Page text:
On Thursday, Republican U.S. Sen. Roger Marshall attempted to secure unanimous consent on the Senate floor for a bill aimed at reintroducing whole milk in school lunches. However, his initiative faced immediate opposition from the chairwoman of the U.S. Senate Agriculture Committee, leading to its swift dismissal.
The senator began his speech with a glass of whole milk, saying that milk and water are the only drinks allowed on the Senate floor.
“Milk is the most delicious, most nutritious, wholesome drink known to humankind. There’s nothing else ever been made anything like it,” Marshall said.
The Senator shared that his dad grew up on a Holstein dairy, where they milked cows 365 days a year. The family had milk on the table for lunch, supper, and even for snacks at school — sometimes, even two cartons.
“If you didn’t leave whole milk out for Santa Claus, then he wouldn’t leave you presents,” quipped Marshall.
When Marshall asked for unanimous consent to approve the bill, Sen. Debbie Stabenow, a Democrat from Michigan, objected, claiming that while she supports the dairy industry and calls the debate on whole milk “a really important conversation,” she added that government policy regarding school meals should follow the latest dietary science.
“Dairy is a very important part of a balanced meal, but one thing that’s clear is that school-meal standards — currently based on dietary science — should continue to be based on dietary science, not based on which individual food product that we support or are in our states,” Stabenow said, encouraging groups to engage in the USDA’s process of updating school-meal standards.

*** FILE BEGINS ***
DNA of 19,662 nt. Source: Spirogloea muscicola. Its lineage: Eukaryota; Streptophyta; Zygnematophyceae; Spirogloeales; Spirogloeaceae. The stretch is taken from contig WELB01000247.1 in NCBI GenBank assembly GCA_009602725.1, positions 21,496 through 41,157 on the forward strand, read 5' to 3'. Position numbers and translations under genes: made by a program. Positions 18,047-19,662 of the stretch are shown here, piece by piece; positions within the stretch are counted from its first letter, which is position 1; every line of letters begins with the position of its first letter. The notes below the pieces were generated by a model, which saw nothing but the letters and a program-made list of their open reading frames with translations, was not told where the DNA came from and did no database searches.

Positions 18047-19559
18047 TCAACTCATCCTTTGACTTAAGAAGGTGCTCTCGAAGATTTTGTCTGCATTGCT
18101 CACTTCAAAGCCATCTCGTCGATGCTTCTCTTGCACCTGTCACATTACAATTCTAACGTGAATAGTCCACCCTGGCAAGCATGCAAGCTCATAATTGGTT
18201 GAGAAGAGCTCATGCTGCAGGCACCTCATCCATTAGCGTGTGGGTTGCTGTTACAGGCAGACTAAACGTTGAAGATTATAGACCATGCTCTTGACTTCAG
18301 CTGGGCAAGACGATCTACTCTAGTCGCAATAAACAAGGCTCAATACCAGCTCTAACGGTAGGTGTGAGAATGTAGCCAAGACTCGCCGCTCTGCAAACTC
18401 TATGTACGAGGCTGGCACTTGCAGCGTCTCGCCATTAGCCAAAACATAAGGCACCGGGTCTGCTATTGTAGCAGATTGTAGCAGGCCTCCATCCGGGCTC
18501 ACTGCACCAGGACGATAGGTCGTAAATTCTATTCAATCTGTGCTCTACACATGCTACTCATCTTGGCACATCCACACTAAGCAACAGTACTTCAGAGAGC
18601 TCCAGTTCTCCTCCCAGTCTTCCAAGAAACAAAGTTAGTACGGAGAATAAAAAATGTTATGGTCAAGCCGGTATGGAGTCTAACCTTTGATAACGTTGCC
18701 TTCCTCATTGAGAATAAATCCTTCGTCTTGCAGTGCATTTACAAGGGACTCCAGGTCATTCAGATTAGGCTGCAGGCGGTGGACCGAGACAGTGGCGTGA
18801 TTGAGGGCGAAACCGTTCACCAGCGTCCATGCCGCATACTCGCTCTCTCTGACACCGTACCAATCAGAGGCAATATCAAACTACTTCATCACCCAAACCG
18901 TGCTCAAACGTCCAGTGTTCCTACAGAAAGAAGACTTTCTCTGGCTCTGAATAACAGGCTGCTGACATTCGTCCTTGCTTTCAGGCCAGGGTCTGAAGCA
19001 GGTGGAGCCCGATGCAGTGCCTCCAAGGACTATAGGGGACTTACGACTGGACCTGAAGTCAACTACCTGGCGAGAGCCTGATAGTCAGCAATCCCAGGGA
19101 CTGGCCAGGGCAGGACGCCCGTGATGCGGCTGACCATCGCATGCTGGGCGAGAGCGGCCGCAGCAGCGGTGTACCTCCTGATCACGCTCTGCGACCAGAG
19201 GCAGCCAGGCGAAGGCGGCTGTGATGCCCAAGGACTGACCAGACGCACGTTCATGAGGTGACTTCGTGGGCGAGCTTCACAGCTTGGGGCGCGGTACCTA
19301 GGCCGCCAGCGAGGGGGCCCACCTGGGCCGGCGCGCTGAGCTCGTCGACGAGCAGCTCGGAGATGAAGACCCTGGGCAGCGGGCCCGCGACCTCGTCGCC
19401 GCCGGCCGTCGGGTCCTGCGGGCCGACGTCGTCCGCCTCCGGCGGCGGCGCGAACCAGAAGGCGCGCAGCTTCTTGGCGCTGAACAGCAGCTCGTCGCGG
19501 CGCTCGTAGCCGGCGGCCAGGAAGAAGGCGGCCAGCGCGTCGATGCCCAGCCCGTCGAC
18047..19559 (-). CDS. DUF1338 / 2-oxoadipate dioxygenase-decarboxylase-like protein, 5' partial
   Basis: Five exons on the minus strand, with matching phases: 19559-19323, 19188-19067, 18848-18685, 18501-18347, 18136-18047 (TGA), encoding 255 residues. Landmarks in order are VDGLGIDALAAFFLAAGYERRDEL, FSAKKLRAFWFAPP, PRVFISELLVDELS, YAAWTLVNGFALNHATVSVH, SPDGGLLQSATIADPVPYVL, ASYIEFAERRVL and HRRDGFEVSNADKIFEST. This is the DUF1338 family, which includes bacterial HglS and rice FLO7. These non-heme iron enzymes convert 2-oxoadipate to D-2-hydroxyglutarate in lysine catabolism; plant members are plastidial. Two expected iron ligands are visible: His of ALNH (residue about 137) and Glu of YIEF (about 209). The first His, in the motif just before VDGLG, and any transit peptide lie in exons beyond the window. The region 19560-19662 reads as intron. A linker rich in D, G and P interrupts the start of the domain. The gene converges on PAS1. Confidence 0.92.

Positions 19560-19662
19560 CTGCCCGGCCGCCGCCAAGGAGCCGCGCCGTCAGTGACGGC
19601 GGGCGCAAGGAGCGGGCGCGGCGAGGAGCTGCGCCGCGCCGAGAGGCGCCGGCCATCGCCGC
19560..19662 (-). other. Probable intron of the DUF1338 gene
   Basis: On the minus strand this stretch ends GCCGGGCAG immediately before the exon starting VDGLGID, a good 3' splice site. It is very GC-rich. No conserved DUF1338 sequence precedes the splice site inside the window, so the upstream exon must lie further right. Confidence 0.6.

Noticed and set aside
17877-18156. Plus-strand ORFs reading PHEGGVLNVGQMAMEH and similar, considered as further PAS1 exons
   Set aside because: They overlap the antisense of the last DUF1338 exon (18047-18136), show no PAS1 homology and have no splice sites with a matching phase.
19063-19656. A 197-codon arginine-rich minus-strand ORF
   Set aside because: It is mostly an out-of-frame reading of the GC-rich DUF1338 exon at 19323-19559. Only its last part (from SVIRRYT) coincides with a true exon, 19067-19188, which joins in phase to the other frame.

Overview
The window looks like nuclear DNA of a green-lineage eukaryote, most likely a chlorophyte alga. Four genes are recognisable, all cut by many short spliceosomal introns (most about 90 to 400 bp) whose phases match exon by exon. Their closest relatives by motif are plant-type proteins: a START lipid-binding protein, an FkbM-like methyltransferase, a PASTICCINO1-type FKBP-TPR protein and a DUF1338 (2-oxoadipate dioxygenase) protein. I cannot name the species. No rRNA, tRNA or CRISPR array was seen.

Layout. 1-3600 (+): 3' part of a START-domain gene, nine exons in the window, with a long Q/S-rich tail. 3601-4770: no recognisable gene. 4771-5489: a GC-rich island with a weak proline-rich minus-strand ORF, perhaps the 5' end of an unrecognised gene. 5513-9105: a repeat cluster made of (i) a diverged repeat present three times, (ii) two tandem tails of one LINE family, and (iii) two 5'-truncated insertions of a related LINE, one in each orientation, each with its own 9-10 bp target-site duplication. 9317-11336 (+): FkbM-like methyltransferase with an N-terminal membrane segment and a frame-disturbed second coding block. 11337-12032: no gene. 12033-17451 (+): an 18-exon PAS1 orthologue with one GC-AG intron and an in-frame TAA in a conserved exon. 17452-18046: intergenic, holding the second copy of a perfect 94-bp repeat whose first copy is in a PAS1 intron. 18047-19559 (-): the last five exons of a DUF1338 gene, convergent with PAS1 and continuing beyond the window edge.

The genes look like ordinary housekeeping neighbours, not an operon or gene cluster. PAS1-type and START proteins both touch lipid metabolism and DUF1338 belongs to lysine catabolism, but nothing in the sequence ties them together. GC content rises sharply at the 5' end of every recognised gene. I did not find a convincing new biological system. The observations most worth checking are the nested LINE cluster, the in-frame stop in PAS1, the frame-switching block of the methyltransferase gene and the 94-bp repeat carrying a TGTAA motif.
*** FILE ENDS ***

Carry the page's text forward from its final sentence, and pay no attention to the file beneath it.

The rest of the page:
H.R. 1147, the Whole Milk For Healthy Kids Act passed the House on Wednesday with bipartisan support in a 330-99 vote. Had Marshall succeeded with a unanimous nod in the Senate, the bill’s next stop would have been President Joe Biden’s desk.
The body of research supporting the benefits of fuller-fat milk has grown more robust since the Obama-era restrictions were put in place, with research showing that dairy foods at higher fat levels are linked to outcomes such as lower total body mass in kids and lower childhood obesity. At the time and through today, keeping whole and 2 percent milk off school meal menus has been out of step with what parents give their own children.
»Related: House passes bill reinstating schools’ ability to serve whole milk